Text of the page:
Sunday, December 28, 2014

The Detroit Red

Malcolm X in March 1964
"There is no better than adversity. Every defeat, every heartbreak, every loss, contains its own seed, its own lesson on how to improve your performance next time."Malcolm X

While anger is something we are taught to contain, it certainly is one of the purest emotion. An angry person is a spontaneous person, the best he can be. What an angry person says is not fabricated, it is simply the truth from his perspective. But, historically very few have been able to articulate their anger creatively. Most have simply gone destructive.

To this end Malcolm X, the personification of anger, is a figure to look up to. One prime figure of American Black Rights Movement, he embodied a personality that was magnetic as well as could inspire fear. He was rightfully angry for the basics he was denied as a citizen of a nation, but more so as a human. His chamionship for rights of people, he considered brothers has been  fierce and unabashed and essentially not concealed by garb of nonviolence.

He provides antithesis to his contemporary Martin Luther King in his demand for Civil Rights for Black Americans. He is very just in expressing the idea "Concerning nonviolence, it is criminal to teach a man not to defend himself when he is the constant victim of brutal attacks." In a way fear of his natural retaliation is what make peaceful agitation of Martin Luther King more of a better option. America would not be prepared for a civil war based on racist lines.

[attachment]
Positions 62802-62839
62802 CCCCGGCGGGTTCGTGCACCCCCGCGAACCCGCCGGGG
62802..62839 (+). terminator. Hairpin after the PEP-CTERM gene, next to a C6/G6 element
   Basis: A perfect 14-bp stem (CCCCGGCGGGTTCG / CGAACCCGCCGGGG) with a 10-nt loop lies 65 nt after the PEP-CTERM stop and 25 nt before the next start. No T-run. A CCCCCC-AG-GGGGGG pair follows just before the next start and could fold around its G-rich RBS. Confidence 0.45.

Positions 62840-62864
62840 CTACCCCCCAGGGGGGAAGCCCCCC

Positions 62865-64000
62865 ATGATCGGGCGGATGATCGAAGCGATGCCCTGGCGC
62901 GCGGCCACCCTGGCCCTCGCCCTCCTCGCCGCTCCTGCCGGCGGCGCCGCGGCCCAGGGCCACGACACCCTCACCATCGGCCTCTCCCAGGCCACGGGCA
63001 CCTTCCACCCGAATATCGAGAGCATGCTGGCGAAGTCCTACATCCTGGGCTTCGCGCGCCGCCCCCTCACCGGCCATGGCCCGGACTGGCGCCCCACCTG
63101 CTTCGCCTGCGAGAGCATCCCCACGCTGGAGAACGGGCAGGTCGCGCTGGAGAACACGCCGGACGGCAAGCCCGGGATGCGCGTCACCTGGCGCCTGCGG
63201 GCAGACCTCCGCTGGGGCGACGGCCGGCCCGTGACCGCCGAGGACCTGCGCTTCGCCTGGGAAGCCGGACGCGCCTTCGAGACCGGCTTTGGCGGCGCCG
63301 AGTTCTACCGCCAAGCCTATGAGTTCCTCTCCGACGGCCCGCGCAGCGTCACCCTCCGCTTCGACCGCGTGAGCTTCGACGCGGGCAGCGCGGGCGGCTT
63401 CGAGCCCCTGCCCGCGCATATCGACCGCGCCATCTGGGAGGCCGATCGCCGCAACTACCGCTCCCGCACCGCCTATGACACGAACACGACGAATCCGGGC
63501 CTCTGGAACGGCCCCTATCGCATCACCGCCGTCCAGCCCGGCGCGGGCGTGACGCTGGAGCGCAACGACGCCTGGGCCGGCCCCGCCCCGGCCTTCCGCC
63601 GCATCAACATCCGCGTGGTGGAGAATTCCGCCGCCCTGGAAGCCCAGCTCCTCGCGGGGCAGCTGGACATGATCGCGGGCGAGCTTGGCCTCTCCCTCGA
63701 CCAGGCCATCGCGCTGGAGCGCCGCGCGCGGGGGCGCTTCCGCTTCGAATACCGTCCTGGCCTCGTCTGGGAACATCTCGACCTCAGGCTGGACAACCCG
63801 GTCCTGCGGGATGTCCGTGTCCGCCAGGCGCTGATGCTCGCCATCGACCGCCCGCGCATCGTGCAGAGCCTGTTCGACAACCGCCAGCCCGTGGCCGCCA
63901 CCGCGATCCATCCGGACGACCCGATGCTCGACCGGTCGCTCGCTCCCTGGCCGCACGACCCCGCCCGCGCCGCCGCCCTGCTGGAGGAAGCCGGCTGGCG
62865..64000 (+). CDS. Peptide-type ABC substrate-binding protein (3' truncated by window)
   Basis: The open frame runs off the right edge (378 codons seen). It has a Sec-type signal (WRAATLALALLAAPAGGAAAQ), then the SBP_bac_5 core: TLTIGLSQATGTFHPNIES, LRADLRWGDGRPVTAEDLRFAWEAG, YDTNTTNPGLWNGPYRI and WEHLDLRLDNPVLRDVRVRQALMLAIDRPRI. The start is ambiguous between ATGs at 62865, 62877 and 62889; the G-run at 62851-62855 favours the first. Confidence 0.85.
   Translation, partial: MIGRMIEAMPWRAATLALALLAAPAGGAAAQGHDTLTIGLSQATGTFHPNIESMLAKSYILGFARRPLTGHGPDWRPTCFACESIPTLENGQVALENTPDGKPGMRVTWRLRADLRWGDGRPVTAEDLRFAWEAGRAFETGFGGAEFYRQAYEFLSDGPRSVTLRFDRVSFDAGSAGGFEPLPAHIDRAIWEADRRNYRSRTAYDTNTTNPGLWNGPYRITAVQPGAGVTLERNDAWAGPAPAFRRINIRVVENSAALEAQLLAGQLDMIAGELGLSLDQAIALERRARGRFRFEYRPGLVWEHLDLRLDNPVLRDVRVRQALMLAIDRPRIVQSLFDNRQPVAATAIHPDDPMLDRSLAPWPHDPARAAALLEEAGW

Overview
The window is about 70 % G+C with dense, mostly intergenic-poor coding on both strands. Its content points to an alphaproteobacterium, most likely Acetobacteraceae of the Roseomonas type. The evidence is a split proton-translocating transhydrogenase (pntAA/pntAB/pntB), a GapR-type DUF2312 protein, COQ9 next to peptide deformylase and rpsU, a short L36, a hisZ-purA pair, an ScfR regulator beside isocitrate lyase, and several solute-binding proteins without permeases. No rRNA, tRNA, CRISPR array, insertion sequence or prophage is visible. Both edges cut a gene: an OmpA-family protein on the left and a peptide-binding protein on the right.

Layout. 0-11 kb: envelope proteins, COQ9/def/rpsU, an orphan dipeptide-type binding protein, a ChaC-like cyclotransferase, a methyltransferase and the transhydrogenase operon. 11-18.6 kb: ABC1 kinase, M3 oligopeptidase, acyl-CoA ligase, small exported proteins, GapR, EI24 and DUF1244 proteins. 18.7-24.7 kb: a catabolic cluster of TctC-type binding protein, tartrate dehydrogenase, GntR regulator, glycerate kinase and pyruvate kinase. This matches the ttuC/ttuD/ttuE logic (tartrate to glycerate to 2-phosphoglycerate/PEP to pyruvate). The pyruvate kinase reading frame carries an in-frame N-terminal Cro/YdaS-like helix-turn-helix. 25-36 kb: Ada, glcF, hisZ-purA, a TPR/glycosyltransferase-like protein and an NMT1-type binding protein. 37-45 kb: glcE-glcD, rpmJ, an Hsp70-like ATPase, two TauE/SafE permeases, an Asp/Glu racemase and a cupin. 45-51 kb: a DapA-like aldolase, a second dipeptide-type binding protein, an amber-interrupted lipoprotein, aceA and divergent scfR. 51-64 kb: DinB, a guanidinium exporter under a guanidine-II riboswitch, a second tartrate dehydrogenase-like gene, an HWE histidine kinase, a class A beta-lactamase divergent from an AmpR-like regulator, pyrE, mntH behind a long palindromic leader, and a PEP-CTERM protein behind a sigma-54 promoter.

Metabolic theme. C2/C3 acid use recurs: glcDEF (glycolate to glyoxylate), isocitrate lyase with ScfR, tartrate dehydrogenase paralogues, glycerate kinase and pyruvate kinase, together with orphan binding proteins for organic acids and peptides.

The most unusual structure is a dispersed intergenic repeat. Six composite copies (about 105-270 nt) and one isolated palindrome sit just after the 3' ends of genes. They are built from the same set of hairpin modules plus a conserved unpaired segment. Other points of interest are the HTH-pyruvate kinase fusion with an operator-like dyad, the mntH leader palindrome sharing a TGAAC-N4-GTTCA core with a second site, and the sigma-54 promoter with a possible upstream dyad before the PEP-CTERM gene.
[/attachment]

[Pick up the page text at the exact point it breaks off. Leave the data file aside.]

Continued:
I was born a generation after his death and could not find his mention in any textbook till another generation was taking shape, because his was not a 'nonviolent' approach. But, when I read about him now I find him far more just, righteous and humane. He doesn't thrive on ideals like peace, nonviolence in an unequal world. He aspires for them and he knows that the pre-requisite for those notions to be possible is equality, a claim in the shared resource called nation.

Like any human he falters, but his shortcomings are more of personal nature than of any larger consequence to collective society. His faults don't create long standing fault-lines and divides or in more harsher terms scars. He is very concerned with nature of justice, since he himself remains a victim of crimes of the injustice perpetuated by a civilized society. And on realizing his errors he is not ashamed of accepting them, undoing the possible harm done by them and emerge to continue the task he was set out to do. He perseveres and in the process glamorizes everything that associates with him. 

His success is in being part of the situation and being part of the solution. His story is inspiring and he effectively tells us, "If you want something, be loud about it". His experiences tell us that civil laws are secondary to natural laws and thus right to self-defence shall be granted paramount status. You can talk about nonviolence only when peace is granted and not with a gun pointed at your head.